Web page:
Irving Singer’s books include Three Philosophical Filmmakers: Hitchcock, Welles, and Renoir and Reality Transformed: Film as Meaning and Technique, and Singer’s Ingmar Bergman, Cinematic Philosopher is a book that reminds us that the Swedish film writer and director Ingmar Bergman (1918-2007), born in Uppsala and reared in the Protestant evangelical faith of Martin Luther and educated at Stockholm University, remains one of the most significant, and really profound, artists in the history of film, though we may be forced to think about Bergman’s stories now in an atmosphere in which comedy and tragedy are fed by brutality and vulgarity, and everything that can be thought can be said, and much that can be said—no matter how cruel or perverse—can be done, tolerated, understood. Complexity and strangeness have consequence in Ingmar Bergman’s films; whereas, for many of us they are merely distraction or entertainment, to be witnessed and forgotten. It is a frivolous time, a troubling time: and a man can be compelled to wonder if meaning exists at all. It is possible that because of the pervasive superficiality of the contemporary world, Ingmar Bergman—melancholic, speculative—can be, again, of interest and use. Ingmar Bergman said that his work came out of the pressures of the spirit, and that his ideas were stirred by small things he observed, felt, or was told, with images rising in his mind, fascinating him; and in the preface to the affecting and respectable consideration of Bergman’s work by Irving Singer, Singer states that his own work “is written as an investigation by a philosopher into both the meaningfulness and the technical expertise that pervade Bergman’s film production” (ix-x).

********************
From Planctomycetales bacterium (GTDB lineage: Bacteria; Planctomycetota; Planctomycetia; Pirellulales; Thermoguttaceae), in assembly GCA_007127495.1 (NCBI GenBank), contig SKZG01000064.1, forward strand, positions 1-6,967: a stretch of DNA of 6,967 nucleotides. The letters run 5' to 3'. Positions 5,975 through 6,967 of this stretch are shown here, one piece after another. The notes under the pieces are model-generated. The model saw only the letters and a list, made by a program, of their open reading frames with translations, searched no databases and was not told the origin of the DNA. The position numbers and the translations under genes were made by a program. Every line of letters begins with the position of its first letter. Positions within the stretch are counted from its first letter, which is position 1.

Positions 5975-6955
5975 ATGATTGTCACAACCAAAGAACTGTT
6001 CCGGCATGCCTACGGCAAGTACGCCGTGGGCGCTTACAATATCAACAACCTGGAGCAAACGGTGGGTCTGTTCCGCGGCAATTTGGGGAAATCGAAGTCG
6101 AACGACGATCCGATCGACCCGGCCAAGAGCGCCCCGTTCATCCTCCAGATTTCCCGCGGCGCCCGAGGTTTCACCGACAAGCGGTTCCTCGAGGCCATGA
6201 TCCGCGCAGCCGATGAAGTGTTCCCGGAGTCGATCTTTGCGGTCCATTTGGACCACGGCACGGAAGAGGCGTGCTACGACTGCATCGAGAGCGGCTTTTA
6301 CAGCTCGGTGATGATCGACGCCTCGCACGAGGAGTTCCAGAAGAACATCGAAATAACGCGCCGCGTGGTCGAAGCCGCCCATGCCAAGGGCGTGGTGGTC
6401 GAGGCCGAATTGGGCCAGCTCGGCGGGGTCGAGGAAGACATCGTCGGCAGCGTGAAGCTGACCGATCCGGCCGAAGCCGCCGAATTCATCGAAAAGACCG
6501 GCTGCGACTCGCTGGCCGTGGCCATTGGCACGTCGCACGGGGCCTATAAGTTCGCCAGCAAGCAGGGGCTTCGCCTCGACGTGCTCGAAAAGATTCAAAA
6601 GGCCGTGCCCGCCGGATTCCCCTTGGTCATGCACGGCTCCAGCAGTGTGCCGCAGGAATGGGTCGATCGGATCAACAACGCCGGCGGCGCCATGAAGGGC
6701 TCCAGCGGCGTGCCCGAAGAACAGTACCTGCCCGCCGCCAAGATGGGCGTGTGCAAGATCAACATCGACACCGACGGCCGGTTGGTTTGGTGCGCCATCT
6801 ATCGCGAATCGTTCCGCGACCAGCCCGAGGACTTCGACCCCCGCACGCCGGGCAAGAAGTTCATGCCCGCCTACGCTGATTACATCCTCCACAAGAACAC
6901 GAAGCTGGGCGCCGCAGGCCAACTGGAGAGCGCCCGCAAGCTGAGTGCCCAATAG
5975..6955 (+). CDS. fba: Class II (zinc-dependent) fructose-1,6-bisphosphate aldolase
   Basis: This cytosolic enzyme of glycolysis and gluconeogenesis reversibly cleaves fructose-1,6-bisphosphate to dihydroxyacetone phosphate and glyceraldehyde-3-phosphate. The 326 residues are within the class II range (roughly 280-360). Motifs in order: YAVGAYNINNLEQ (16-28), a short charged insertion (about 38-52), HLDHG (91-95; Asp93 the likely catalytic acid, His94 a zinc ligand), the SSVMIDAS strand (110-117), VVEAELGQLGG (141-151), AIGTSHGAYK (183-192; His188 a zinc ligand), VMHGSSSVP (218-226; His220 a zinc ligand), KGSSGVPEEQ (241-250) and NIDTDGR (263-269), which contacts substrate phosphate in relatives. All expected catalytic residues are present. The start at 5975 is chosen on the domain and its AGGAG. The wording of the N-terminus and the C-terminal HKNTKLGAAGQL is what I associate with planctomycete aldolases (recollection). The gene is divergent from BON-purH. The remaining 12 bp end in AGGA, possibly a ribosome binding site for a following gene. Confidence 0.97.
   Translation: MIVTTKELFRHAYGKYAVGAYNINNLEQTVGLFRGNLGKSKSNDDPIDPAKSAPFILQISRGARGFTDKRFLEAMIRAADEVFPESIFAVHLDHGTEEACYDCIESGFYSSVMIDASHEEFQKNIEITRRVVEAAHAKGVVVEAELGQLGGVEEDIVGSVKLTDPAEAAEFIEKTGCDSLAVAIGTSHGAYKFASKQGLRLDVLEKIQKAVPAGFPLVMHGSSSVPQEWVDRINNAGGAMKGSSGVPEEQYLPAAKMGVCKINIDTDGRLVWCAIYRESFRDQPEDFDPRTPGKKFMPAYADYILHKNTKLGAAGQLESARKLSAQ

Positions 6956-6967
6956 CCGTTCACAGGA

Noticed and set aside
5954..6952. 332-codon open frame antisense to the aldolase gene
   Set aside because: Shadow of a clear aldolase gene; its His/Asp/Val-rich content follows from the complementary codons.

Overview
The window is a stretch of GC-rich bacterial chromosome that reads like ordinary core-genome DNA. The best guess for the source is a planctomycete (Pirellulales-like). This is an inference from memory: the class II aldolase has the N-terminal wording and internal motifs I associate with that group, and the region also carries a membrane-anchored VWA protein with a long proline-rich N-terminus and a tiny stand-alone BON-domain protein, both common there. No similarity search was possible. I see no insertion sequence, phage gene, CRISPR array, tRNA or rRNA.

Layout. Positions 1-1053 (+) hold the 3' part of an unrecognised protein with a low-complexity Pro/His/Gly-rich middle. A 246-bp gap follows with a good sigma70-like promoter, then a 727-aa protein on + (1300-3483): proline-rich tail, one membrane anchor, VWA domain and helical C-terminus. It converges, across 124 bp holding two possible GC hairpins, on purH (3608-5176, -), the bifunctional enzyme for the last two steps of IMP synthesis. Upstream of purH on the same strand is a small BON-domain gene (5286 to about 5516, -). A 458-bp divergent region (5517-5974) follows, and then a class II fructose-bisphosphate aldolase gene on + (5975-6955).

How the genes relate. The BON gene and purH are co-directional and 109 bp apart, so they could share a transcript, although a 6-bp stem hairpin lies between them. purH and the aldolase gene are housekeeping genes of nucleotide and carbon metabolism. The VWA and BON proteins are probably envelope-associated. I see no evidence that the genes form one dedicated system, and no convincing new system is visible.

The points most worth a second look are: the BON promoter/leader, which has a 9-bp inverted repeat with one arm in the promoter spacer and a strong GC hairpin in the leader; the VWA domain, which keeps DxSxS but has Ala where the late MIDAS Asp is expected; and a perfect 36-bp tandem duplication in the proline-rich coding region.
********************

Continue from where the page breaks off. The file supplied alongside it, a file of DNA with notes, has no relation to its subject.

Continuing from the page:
Ingmar Bergman was part of a tradition of Nordic film—after Victor Sjostrom and Mauritz Stiller, men he admired—and, Bergman was first only one more studio worker, a screen editor-writer and director, and then he became someone whose success allowed him the freedom to be an artist following his own personal vision. For scholar Irving Singer, Bergman’s films, made with collaborators who were Bergman’s friends and informed by Bergman’s own life, contain “a mode of intellectual probing and penetration that seems to me clearly philosophical, though not the same as specialized investigations that belong to philosophy proper” (page 3). Bergman’s intelligent but flawed (neglectful, weak) men and gifted but suffering women breathe, look, gesture, and walk in stories that give a unique interpretation to what it means to be human. Throughout the book Ingmar Bergman, Cinematic Philosopher, Irving Singer compares Bergman to various artists, Picasso and Monet—but also Walt Whitman and August Strindberg, and Bach and Orson Welles and Alfred Hitchcock; and Singer notes that there are recurring motifs in Bergman’s work, such as names, dinner scenes, and wild strawberries (page 15). Bergman used theater devices as well as inventive camera approaches in his exploration of provocative personal and social subjects; and the staging of his work was akin to chamber plays, and the intimacy of his close-ups of faces and hands, and the expressive use of color in his production designs, had great power (pages 19-21).